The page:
Sharon Seidenberg, Librarian Live Oak Elementary, Round Rock ISD

"Thanks for another great learning experience! The students are fascinated by the subject and were engaged the entire time."
Lensi Nikolov, 4th grade Teacher, Barton Hills Elementary, Austin ISD


“The presentation was beautiful.”

Joan Davis,
Librarian, Hempstead Elementary School, Hempstead ISD


Students "dig" shipwrecks and history!

 

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"I really had a great time at the presentation. It was very fascinating about how they dug up the La Belle ship. I learned about La Salle in my classroom, but I never learned that La Salle and his nephew were killed. I am interested to see the ship in the Bob Bullock Museum. I really liked the pictures you drew about the beaver and the buffalo. I also liked the part where they built the dam to dig up La Belle and sucked out all the water."
 
"My favorite part part was when you drew the buffalo and the beaver. It was fascinating. I liked that part because I wondered if the hide felt comfortable."
 
"I appreciated that the drawing was awesome and the ship was big like a a dragon and I really love the part that you explained how everyone in the fort was killed by the Karankawas but not the kids."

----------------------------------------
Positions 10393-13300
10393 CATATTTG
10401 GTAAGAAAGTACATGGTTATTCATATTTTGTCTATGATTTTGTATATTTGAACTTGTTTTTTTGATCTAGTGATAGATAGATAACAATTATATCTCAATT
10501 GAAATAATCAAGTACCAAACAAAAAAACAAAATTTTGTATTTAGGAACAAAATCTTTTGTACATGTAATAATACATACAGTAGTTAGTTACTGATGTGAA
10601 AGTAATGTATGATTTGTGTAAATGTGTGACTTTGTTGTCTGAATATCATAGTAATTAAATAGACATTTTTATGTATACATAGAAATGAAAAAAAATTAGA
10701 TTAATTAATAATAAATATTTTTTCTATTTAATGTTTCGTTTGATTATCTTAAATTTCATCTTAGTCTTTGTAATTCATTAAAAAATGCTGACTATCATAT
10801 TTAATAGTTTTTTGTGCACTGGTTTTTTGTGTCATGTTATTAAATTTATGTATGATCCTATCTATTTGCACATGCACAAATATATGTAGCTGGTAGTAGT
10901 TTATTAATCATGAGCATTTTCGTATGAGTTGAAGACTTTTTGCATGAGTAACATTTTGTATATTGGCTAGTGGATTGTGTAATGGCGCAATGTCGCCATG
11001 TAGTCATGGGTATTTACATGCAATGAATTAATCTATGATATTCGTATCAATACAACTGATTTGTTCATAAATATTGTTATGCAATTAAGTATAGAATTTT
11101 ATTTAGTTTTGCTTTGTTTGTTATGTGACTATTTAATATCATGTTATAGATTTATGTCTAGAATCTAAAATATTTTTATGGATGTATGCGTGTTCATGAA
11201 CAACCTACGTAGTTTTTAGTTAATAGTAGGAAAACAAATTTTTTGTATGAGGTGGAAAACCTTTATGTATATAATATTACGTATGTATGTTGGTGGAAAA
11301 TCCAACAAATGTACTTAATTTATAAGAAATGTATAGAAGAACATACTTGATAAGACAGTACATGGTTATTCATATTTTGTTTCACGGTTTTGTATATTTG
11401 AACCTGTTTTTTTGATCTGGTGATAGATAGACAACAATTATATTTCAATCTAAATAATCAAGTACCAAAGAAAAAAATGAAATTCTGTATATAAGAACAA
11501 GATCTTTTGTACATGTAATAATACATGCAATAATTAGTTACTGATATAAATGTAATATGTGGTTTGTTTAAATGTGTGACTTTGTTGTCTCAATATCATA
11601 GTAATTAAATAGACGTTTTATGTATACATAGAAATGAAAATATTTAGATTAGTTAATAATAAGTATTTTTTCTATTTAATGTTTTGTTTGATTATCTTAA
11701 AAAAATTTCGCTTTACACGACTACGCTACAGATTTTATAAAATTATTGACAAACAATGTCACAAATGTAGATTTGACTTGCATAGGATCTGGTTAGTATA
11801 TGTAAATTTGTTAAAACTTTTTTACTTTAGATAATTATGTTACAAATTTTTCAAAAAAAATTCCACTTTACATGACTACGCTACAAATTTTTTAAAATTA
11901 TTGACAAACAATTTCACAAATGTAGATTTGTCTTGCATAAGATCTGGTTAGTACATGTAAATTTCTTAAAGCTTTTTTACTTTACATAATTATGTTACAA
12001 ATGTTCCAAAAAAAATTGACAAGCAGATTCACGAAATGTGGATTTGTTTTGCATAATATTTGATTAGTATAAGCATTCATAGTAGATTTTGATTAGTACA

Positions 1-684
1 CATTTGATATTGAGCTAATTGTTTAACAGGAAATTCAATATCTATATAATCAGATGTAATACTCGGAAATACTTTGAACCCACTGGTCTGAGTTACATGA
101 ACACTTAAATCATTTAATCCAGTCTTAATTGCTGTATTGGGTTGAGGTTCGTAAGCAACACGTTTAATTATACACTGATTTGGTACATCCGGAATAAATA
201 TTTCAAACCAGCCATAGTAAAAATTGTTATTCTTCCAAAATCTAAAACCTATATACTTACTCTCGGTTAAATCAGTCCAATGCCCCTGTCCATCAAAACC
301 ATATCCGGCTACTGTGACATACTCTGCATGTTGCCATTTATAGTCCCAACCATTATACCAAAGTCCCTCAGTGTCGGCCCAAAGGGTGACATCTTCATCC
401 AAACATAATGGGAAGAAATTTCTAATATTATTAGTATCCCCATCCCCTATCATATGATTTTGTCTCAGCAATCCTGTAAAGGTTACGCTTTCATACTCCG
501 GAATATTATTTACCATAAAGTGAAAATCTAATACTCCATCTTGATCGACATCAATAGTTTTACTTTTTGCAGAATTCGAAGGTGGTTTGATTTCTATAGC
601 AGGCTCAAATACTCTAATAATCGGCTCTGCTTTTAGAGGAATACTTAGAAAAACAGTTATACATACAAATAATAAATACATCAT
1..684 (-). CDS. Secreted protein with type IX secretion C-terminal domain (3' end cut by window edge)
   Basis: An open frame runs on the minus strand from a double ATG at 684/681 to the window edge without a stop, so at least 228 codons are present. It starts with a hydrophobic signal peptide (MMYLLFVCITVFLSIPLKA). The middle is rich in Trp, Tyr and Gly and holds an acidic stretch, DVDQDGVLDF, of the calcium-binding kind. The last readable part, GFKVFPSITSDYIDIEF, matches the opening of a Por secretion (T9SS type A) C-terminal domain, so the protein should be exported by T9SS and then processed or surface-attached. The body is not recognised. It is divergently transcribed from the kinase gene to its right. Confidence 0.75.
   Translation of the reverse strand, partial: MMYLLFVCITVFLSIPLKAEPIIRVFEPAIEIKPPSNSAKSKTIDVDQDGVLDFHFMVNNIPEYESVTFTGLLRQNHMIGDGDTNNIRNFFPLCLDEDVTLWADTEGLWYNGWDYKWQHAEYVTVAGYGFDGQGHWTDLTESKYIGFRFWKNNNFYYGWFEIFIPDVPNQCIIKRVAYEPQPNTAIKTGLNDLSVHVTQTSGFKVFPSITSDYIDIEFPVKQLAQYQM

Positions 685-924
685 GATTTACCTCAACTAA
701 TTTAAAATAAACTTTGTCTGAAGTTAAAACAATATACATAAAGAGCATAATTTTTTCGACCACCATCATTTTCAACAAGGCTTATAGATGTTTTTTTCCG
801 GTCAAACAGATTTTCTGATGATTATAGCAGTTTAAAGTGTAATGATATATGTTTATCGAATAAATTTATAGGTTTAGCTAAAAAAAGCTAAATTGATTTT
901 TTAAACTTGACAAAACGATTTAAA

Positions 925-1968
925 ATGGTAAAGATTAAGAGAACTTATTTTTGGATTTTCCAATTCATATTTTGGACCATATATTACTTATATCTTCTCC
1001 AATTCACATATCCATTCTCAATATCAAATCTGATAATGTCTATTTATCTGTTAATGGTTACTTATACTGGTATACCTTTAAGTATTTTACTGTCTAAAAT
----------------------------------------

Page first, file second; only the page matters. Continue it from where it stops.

"I think you are very creative. La Belle is a pretty boat. Thank you for showing us your wonderful drawings."
 
"I really like the pictures you made in the book Raising La Belle. It was so cool that a ship from La Salle was found off the coast of Texas. It's a good thing that there's a chemcial that can make the ship strong and solid. It's amazing that some of the supplies are still in one piece and I hope that one day I will see La Belle."
 
"We really enjoyed your book Raising La Belle. I love the pictures of the beaver and the buffalo...I really liked La Belle and how they built a circular dam, then how they drained the water was all exciting. Then they put in that liquid to make it stay hard and keep its shape. The way you described it made me feel as if I was in the water trying to get the ship out."
 
"We really liked your program. It was very good. You're very good at drawing. How did you draw that beaver so fast and make the boats look so real? You're a good illustrator. I liked your drawing of the people in the boat. Thank you for filling us in on history and what's happening -- because I did not know about La Belle. That was very cool how you drew that buffalo so fast. Please come another time. I liked it very much."